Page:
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CR 25:29-41 (2003)  -  doi:10.3354/cr025029

Dry summers over northeastern South Africa and associated circulation anomalies

H. M. Mulenga*, M. Rouault, C. J. C. Reason

Oceanography Department, University of Cape Town, Private Bag, Rondebosch 7701, South Africa

ABSTRACT: Circulation anomalies associated with dry summers over northeastern South Africa are considered. Dry summers occurring during El Niño/Southern Oscillation (ENSO) episodes are examined separately from those during non-ENSO years, for which a greater mid-latitude influence on South African summer rainfall is evident. During the ENSO dry summers, anomalous upper tropospheric westerlies are dominant over most parts of the subcontinent and make the upper flow unfavourable for rain-bearing disturbances over northeastern South Africa. The barotropic instability criterion is not satisfied over most of tropical southern Africa and the maximum baroclinic shear south of Africa tends to be shifted west into the Southeast Atlantic; thus, conditions are unfavourable for tropical-extratropical cloud-band development and South African rainfall. High-pressure anomalies exist over southern Africa, suppressing convection, while the ascending branch of the Walker Circulation shifts offshore into the western Indian Ocean to lie over anomalously warm sea-surface temperatures (SSTs) there. During the non-ENSO dry summers, there is a less obvious indication of significant warming of SST over the southwest Indian Ocean or coherent offshore shift in the Walker Circulation. Instead, mid-latitude circulation anomalies tend to play a larger role such that increased advection of cool, dry South Atlantic air occurs over South Africa with an increased mid-latitude westerly influence. The location of maximum westerly shear is shifted westwards, and conditions are generally unfavourable for cloud-band occurrence across South Africa; hence, rainfall is reduced.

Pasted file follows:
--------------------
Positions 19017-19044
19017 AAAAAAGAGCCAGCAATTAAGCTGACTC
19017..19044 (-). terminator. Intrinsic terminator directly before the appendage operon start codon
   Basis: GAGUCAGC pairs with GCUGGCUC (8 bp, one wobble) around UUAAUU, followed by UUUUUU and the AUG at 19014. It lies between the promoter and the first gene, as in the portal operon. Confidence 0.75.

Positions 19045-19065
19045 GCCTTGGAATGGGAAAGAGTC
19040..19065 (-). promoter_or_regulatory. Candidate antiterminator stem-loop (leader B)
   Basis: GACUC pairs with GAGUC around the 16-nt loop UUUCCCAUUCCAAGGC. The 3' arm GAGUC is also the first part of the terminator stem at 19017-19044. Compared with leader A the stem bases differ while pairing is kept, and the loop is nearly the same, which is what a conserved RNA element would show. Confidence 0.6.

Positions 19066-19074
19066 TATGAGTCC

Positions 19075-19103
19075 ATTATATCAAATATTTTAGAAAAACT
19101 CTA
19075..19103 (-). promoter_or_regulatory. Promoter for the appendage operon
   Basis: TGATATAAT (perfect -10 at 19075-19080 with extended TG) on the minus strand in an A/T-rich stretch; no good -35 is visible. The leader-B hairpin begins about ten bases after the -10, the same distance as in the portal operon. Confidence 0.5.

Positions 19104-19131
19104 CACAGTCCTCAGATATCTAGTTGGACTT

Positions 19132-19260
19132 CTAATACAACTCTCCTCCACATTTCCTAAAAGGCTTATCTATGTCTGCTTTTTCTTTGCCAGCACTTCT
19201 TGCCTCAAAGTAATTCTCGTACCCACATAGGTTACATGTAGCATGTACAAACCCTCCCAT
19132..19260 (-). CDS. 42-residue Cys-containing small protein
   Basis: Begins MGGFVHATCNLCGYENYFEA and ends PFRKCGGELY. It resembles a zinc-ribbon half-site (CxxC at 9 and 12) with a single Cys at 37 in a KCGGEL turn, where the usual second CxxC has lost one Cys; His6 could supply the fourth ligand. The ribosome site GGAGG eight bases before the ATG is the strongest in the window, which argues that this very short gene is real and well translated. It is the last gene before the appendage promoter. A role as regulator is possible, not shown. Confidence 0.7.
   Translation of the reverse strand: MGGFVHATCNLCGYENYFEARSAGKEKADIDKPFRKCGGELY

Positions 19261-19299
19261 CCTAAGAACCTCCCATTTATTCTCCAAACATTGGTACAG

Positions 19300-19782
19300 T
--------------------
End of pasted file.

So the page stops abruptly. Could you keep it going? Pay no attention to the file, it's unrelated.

KEY WORDS: Northeastern South African rainfall · Circulation anomalies · ENSO and non-ENSO droughts · Composite analysis

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